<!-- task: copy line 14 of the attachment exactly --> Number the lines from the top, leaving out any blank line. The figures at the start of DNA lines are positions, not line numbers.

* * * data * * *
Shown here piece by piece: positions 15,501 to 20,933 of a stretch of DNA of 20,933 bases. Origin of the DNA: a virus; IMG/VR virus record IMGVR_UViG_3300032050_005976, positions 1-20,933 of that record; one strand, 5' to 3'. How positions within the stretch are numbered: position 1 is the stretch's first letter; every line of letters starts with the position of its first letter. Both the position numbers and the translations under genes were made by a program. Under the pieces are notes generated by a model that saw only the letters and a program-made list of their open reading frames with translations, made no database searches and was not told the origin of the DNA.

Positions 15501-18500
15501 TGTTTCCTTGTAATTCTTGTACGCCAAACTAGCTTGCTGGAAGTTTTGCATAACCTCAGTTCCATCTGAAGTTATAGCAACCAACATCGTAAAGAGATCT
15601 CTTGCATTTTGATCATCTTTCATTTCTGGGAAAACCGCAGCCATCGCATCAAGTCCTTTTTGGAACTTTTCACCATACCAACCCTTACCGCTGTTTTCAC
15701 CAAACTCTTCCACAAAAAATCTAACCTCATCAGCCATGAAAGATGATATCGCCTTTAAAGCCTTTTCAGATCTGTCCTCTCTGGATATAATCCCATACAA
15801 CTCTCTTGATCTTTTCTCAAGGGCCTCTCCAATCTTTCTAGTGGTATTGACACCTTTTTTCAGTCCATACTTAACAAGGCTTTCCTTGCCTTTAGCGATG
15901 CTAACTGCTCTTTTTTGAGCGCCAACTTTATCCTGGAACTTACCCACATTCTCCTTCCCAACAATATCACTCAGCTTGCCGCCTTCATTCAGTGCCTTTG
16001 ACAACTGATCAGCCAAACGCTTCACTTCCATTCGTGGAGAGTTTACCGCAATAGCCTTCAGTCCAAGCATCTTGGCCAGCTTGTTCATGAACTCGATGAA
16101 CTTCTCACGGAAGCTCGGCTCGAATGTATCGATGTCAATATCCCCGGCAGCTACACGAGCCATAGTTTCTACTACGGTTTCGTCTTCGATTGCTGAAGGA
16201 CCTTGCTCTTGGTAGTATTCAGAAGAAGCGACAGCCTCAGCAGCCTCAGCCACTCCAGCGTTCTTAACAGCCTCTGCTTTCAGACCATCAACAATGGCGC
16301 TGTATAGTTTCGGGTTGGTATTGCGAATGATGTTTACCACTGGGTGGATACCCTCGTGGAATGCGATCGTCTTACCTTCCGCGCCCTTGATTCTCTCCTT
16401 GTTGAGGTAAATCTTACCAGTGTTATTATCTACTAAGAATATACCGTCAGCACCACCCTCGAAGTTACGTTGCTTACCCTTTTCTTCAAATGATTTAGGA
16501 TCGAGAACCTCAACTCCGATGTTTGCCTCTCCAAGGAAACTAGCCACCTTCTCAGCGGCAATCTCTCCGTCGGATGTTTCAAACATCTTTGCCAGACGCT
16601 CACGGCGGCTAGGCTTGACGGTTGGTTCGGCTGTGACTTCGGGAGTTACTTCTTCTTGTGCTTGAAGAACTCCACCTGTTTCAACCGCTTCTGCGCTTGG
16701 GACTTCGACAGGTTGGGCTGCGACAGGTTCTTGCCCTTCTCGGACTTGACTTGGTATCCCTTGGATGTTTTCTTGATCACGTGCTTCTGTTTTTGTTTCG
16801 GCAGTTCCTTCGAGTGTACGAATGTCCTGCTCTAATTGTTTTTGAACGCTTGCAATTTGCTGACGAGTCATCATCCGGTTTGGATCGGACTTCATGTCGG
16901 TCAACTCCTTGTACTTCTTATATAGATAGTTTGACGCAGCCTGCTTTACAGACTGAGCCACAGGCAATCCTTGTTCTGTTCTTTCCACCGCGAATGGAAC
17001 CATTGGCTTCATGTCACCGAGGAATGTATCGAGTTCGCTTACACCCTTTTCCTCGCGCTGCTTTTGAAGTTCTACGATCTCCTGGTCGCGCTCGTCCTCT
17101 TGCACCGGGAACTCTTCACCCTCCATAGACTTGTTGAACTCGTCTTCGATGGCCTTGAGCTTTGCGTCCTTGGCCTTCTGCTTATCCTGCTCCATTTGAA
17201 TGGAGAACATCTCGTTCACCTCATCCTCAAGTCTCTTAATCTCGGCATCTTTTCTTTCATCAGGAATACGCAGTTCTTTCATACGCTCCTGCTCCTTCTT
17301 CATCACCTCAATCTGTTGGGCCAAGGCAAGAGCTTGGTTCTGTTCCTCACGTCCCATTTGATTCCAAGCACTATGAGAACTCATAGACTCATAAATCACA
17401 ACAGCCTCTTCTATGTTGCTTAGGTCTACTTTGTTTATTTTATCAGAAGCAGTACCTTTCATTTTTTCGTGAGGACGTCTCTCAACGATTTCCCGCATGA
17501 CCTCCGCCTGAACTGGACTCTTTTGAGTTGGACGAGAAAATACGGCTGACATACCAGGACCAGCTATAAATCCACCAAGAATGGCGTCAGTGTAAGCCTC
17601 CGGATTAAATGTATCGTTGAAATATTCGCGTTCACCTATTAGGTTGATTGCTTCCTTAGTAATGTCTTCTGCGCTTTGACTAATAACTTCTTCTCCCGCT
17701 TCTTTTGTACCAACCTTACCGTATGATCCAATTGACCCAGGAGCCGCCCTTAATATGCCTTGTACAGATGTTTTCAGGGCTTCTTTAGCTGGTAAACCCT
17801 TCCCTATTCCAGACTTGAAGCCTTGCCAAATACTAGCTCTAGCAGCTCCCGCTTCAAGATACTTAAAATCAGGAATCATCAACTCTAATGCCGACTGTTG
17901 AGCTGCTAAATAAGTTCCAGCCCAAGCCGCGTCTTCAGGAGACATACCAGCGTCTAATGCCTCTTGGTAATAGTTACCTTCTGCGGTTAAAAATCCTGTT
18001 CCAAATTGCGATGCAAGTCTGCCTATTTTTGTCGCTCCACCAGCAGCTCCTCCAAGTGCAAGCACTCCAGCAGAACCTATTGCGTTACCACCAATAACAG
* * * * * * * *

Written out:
16601 CACGGCGGCTAGGCTTGACGGTTGGTTCGGCTGTGACTTCGGGAGTTACTTCTTCTTGTGCTTGAAGAACTCCACCTGTTTCAACCGCTTCTGCGCTTGG